The clinkers, ashes, or cinders, which remain in furnaces after metallurgic operations have been completed, may appear to be among the most useless of all useless things. Not so, however. If they contain any metal, there are men who will ferret it out by some means or other. Not many years since, the ashes of the coke used in brass-furnaces were carted away as rubbish; but shrewd people have detected a good deal of volatilized copper mixed up therewith; and the brass-makers can now find a market for their ashes as an inferior kind of copper ore. It needs hardly to be stated that all sorts of filings and raspings, cuttings and clippings, borings and turnings, and odds and ends in the real metallic form, are all available for remelting, whatever the metal may be — all is grist that comes to this mill. If metal be a cheap one, it will not pay to extricate a stray percentage from ashes and clinkers; but if it be one of the more costly metals, not only are all scraps and ashes, and skimmings preserved, but particles are sought for in a way that may well astonish those to whom the subject is new. Take gold as an example. There are Jew dealers and Christian dealers also, who sedulously wait upon gilders and jewellers at intervals, to buy up everything (be it what it may) which has gold in or upon it. Old and useless gilt frames are bought: they are burnt, and the ashes so treated as to yield up all their gold. The fragments and dust of gold, which arise during gilding, are bought and refined. The leather cushion which the gilder uses is bought when too old for use, for the sake of the gold particles which insinuate themselves into odd nooks and corners. The old leather apron of it jeweller is bought; it is a rich prize, for, in spite of its dirty look, it possesses very auriferous attractions. The sweepings of the floor of a jeweller's workshop are bought; and there is probably no broom, the use of which is stipulated for with more strictness than that with which such a floor is swept. In short, there are in this world (and at no time so much as the present) a set of very useful people, who may he designated manufacturing scavengers; they clear away refuse which would else encumber the ground, and they put money into the pockets both of buyers and sellers; they do effectually create a something out of a commercial nothing.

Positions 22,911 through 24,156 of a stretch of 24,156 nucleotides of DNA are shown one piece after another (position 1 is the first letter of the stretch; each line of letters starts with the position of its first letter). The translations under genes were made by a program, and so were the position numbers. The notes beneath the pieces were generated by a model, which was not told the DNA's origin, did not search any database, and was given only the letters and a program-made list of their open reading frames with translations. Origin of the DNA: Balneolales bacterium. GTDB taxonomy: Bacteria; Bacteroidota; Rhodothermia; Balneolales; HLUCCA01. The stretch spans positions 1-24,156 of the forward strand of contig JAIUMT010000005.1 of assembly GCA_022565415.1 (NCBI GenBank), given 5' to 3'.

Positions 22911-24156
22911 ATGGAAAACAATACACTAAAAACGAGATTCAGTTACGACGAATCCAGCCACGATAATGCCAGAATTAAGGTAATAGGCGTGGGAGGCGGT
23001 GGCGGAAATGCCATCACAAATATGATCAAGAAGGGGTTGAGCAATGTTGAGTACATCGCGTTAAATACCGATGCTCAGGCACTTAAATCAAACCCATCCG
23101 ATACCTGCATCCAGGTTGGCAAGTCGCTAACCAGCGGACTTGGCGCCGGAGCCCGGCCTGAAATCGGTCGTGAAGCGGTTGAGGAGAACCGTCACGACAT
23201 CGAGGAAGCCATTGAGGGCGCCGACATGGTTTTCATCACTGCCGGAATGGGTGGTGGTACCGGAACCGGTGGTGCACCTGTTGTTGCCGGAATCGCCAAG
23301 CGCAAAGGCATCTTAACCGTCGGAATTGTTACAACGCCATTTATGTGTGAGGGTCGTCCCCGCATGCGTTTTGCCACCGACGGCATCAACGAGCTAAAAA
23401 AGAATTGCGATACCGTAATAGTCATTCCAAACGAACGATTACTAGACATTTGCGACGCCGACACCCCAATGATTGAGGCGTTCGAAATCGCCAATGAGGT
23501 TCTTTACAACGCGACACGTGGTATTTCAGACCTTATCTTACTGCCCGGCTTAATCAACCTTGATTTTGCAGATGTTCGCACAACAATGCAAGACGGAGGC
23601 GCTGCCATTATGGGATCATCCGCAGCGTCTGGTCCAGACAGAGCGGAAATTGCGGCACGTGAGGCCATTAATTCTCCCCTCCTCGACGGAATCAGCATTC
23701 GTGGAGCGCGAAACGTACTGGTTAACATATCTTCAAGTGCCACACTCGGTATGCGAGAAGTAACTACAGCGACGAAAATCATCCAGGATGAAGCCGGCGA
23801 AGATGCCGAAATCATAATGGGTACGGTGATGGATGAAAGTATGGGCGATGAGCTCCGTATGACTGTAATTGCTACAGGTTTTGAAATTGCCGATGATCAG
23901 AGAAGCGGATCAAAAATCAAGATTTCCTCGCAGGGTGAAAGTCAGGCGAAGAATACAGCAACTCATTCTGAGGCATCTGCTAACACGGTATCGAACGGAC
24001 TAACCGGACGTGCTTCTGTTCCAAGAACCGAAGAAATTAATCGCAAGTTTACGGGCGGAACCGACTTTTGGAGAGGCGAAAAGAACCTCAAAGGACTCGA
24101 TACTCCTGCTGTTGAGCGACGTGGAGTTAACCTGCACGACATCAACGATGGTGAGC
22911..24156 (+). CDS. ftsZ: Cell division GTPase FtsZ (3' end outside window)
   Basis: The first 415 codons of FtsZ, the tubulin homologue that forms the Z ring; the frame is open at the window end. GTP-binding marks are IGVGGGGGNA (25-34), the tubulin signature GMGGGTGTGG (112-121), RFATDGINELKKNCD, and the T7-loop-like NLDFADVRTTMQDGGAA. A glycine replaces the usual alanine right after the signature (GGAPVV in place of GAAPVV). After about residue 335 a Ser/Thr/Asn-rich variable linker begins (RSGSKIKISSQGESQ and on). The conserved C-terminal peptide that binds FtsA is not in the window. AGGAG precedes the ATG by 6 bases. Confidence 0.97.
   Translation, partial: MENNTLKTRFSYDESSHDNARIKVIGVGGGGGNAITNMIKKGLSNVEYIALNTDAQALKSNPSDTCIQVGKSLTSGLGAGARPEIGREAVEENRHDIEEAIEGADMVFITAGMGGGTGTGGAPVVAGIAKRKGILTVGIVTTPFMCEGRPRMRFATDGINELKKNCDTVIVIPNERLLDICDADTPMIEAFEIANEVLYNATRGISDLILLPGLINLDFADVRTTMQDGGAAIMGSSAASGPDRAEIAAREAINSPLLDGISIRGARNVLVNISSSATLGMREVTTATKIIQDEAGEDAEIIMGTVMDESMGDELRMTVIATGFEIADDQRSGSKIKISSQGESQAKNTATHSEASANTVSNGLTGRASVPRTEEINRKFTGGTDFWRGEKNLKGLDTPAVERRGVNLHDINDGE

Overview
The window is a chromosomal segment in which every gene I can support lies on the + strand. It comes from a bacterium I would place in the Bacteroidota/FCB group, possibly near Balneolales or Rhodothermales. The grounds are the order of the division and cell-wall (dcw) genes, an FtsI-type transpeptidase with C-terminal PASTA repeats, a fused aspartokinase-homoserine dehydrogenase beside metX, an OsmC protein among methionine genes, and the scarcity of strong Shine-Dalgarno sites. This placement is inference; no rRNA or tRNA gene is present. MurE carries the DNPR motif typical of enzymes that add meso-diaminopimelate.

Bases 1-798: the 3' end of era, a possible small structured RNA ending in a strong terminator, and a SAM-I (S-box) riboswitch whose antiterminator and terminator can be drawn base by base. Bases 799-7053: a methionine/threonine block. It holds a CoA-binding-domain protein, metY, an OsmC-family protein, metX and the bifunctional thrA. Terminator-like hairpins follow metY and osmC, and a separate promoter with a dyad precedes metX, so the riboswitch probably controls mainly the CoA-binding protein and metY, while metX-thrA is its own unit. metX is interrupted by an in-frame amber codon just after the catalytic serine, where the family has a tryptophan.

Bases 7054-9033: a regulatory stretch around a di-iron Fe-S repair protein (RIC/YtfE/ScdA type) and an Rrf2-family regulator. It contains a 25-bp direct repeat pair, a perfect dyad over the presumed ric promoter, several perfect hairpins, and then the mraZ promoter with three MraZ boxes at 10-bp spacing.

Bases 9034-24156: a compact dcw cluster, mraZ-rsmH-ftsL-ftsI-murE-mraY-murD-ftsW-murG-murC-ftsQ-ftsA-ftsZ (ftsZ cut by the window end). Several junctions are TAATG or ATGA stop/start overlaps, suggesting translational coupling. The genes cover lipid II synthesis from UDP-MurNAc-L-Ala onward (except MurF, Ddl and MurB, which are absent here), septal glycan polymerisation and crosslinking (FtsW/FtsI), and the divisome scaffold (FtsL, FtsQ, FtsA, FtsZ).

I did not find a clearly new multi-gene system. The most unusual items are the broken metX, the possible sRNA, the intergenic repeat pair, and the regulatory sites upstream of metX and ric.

How to save a penny by using dairy drainage, and slaughter-house drainage, and stable drainage, and street drainage, and house drainage, and old hones, and old rags, and spent tan, and fax steepwater — how to create value by using such refuse as manure for fields and gardens - one of the great questions of the day, which no one who takes up a newspaper can fail to find elucidated in some form or other. Chemistry is hero the grand economizer. Chemistry is indeed Nature's housewife, making the best of everything. "The clippings of the travelling tinker," as Dr. Playfair well says in one of his lectures, "are mixed with the parings of horses' hoofs from the smithy, or the cast-off woollen garments of the inhabitants of a sister isle, and soon afterwards, in the form of dyes of brightest blue, grace the dress of courtly dames. The main ingredient of the ink with which I now write was possibly once part of the broken hoop of an old beer barrel. The bones of dead animals yield the chief constituent of lucifer matches. The dregs of port wine — carefully rejected by the port wine drinker in decanting his favorite beverage — are taken by him in the morning, in the form of Seidlitz powders, to remove the effects of his debauch. The offal of the streets and the washings of coal-gas reappear carefully preserved in the lady's smelling bottle, or are used by her to flavor Mane mange for her friends."